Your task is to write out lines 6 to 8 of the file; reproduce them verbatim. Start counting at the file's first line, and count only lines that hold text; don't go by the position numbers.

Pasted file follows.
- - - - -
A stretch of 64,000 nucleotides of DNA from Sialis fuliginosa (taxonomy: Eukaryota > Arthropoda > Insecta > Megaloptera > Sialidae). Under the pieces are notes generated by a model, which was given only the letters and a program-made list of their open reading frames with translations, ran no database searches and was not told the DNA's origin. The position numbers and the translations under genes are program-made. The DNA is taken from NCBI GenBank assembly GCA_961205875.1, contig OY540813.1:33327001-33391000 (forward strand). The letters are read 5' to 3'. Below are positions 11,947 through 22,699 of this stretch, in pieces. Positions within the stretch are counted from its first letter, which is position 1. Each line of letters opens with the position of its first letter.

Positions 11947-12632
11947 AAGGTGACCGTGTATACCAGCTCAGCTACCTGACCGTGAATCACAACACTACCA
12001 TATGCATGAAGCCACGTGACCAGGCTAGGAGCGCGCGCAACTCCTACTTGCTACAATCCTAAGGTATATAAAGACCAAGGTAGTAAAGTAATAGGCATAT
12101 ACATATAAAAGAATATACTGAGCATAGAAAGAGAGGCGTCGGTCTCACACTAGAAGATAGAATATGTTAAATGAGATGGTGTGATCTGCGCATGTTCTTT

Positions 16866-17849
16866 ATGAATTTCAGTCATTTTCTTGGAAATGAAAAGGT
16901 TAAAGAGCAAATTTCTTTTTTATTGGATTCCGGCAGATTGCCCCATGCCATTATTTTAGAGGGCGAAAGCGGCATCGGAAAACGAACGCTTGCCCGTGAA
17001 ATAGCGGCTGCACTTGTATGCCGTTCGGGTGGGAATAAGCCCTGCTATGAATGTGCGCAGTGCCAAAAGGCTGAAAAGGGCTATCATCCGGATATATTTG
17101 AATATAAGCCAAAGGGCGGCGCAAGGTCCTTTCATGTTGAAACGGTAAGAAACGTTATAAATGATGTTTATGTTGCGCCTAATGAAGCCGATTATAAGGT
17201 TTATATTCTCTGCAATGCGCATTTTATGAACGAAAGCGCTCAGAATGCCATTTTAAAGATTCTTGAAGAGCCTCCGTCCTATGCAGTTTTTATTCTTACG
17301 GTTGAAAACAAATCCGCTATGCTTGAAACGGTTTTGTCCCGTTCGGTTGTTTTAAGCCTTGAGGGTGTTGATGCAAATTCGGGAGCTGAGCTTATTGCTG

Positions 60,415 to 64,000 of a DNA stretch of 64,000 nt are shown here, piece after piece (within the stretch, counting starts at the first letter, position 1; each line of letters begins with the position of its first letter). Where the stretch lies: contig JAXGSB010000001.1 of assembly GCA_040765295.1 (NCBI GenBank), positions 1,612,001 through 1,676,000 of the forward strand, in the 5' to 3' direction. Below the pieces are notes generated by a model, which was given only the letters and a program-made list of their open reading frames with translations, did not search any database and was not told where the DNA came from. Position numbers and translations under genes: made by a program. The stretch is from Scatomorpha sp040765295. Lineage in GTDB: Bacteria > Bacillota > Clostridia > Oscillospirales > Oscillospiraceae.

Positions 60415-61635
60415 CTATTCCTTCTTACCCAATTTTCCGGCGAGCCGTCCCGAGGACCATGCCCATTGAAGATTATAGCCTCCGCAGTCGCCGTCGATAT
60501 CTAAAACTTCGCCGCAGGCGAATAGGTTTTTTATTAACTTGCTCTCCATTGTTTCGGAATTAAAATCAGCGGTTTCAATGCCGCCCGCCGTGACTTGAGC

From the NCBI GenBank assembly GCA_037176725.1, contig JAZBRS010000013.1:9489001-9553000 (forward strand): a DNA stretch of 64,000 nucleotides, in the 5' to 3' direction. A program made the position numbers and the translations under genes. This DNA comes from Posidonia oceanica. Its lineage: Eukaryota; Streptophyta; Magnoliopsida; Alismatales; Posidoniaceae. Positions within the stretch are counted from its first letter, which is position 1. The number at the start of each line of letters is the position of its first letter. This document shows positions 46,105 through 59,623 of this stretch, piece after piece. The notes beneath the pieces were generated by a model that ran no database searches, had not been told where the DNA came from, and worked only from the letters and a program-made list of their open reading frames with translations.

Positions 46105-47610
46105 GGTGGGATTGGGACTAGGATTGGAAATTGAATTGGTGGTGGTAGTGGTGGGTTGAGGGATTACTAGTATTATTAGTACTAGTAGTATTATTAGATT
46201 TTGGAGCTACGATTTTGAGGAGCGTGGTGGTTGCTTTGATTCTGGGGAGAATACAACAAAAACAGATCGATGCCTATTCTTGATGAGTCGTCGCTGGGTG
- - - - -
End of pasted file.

Positions 16866-17849
16866 ATGAATTTCAGTCATTTTCTTGGAAATGAAAAGGT
16901 TAAAGAGCAAATTTCTTTTTTATTGGATTCCGGCAGATTGCCCCATGCCATTATTTTAGAGGGCGAAAGCGGCATCGGAAAACGAACGCTTGCCCGTGAA